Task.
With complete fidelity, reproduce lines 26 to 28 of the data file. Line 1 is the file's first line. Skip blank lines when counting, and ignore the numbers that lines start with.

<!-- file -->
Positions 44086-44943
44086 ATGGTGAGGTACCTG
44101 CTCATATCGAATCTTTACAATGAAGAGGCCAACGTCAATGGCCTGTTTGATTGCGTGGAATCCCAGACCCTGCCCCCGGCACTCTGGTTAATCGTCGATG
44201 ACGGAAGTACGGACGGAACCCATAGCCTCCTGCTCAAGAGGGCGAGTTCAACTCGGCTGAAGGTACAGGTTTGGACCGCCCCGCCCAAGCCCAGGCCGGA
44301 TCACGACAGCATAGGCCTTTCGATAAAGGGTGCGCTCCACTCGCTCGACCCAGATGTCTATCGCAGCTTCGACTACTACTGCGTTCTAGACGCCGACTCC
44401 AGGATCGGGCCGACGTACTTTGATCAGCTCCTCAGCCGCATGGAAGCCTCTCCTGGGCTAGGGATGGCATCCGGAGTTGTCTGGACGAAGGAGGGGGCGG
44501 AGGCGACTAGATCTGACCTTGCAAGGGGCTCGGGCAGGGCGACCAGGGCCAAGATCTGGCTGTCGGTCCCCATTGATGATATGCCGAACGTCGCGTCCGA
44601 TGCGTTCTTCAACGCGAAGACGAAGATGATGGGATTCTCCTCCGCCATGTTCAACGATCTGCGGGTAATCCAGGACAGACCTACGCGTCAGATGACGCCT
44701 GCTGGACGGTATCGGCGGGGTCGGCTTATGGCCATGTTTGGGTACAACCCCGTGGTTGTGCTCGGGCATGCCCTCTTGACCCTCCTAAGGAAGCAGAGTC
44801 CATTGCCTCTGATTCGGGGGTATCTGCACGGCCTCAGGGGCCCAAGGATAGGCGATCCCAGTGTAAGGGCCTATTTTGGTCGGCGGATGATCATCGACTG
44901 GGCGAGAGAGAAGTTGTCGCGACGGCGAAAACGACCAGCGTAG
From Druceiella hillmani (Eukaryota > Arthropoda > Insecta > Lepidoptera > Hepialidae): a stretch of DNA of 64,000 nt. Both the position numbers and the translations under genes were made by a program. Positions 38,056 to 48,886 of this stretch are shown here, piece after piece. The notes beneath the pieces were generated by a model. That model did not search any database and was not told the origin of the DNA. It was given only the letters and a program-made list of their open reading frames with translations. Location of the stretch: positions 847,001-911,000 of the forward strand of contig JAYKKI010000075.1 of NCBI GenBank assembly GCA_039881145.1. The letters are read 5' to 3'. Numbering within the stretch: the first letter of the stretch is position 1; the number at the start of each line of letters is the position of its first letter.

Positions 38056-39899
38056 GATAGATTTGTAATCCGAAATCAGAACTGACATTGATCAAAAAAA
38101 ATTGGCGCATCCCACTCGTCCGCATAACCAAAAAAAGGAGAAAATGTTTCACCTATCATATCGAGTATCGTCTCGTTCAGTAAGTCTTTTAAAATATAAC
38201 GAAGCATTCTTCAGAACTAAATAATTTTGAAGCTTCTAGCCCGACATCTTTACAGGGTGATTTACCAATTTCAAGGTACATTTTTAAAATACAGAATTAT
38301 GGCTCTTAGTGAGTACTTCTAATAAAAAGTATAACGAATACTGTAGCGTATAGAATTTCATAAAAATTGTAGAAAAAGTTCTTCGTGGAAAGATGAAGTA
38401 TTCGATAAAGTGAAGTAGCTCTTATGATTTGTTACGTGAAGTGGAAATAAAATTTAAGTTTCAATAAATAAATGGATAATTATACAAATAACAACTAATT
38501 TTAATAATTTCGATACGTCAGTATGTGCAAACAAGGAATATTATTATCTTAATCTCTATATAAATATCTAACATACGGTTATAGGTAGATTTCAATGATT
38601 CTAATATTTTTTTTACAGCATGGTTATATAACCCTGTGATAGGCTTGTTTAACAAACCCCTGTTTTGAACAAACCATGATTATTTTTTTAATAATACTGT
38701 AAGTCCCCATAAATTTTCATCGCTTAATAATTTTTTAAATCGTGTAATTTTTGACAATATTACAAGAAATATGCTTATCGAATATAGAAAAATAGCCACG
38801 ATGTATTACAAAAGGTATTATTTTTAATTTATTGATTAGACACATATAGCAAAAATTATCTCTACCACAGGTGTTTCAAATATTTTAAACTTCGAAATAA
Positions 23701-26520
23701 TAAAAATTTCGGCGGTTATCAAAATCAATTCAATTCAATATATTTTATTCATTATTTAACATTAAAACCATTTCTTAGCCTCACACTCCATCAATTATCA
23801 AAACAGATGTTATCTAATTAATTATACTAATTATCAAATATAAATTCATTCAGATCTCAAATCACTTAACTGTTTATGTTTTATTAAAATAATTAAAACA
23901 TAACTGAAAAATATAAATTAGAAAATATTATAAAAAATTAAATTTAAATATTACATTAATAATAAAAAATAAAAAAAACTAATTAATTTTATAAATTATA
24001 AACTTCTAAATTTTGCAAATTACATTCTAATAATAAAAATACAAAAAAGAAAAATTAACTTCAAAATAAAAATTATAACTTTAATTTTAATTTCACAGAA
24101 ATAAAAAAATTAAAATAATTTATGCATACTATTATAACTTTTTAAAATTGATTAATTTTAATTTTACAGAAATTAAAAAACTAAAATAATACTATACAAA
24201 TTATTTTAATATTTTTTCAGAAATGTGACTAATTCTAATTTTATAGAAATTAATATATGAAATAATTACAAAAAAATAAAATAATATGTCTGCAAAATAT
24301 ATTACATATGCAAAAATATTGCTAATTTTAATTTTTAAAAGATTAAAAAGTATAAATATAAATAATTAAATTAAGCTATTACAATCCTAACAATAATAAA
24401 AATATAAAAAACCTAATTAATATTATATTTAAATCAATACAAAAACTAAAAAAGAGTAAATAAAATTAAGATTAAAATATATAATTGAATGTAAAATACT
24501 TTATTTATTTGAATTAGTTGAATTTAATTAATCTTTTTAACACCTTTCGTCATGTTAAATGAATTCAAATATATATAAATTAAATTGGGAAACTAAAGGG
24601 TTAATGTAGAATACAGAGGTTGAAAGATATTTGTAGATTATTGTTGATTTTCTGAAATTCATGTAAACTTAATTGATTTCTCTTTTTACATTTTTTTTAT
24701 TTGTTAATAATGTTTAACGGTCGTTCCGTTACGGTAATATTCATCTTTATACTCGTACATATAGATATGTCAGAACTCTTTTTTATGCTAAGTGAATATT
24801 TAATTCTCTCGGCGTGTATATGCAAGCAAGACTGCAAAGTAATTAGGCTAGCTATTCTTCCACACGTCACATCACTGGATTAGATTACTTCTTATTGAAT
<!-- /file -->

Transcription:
23901 TAACTGAAAAATATAAATTAGAAAATATTATAAAAAATTAAATTTAAATATTACATTAATAATAAAAAATAAAAAAAACTAATTAATTTTATAAATTATA
24001 AACTTCTAAATTTTGCAAATTACATTCTAATAATAAAAATACAAAAAAGAAAAATTAACTTCAAAATAAAAATTATAACTTTAATTTTAATTTCACAGAA
24101 ATAAAAAAATTAAAATAATTTATGCATACTATTATAACTTTTTAAAATTGATTAATTTTAATTTTACAGAAATTAAAAAACTAAAATAATACTATACAAA